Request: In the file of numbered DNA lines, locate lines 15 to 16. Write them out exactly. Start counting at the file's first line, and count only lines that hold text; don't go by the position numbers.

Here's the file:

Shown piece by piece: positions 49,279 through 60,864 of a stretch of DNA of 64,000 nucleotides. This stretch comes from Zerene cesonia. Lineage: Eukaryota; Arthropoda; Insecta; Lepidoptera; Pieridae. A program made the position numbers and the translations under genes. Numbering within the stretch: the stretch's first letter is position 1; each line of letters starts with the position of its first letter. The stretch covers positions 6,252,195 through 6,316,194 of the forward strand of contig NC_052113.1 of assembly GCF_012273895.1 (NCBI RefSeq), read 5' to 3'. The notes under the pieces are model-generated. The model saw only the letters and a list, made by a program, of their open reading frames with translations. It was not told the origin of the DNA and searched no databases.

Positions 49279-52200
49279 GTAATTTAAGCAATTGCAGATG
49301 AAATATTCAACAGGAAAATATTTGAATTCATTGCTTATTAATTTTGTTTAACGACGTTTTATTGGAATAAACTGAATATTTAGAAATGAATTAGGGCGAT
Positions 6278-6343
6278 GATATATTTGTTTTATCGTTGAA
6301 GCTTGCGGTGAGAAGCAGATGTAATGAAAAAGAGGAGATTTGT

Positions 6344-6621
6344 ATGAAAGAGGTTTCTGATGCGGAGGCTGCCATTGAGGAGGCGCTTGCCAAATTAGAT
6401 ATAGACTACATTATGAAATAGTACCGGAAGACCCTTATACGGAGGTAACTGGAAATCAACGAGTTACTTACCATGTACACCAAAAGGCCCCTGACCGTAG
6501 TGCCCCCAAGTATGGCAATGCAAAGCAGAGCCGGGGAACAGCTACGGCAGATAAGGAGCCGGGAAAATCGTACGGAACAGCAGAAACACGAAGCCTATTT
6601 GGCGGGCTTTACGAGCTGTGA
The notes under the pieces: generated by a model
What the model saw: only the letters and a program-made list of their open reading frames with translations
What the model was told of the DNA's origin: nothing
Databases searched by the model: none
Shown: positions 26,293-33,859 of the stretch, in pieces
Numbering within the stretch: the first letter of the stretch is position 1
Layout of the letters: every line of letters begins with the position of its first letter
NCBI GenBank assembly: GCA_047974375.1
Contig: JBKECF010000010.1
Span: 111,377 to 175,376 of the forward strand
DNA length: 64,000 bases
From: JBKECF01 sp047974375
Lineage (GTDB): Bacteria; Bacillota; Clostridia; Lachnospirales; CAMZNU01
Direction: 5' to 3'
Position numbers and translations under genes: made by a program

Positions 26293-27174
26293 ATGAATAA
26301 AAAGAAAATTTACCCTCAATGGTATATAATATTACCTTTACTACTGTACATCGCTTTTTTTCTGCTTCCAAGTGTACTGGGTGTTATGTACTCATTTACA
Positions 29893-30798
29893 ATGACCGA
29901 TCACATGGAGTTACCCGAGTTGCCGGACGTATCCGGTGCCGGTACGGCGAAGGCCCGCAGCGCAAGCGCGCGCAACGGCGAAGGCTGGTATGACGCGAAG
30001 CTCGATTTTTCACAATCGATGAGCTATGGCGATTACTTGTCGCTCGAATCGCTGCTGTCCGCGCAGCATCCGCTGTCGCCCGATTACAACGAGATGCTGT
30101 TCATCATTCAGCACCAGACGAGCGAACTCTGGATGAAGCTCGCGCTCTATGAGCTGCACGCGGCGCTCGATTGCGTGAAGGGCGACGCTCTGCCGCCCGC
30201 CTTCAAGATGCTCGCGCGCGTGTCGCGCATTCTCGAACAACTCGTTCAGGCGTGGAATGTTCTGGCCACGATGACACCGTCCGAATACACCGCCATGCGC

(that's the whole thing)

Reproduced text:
What the model was told of the DNA's origin: nothing
Databases searched by the model: none